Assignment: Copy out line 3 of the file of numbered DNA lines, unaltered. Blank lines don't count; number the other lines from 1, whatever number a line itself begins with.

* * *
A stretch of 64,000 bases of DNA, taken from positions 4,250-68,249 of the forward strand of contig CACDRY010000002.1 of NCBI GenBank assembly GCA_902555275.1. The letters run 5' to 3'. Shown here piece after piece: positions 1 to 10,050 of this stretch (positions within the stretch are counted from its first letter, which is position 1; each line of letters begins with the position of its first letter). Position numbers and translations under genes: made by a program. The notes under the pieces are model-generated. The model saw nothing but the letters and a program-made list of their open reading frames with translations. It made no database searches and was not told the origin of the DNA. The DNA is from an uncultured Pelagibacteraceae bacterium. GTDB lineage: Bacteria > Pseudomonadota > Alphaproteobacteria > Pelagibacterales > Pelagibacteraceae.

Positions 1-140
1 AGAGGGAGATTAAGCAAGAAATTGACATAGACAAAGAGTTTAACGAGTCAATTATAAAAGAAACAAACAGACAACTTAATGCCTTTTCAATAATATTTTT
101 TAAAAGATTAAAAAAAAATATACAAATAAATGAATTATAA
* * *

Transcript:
1 AGAGGGAGATTAAGCAAGAAATTGACATAGACAAAGAGTTTAACGAGTCAATTATAAAAGAAACAAACAGACAACTTAATGCCTTTTCAATAATATTTTT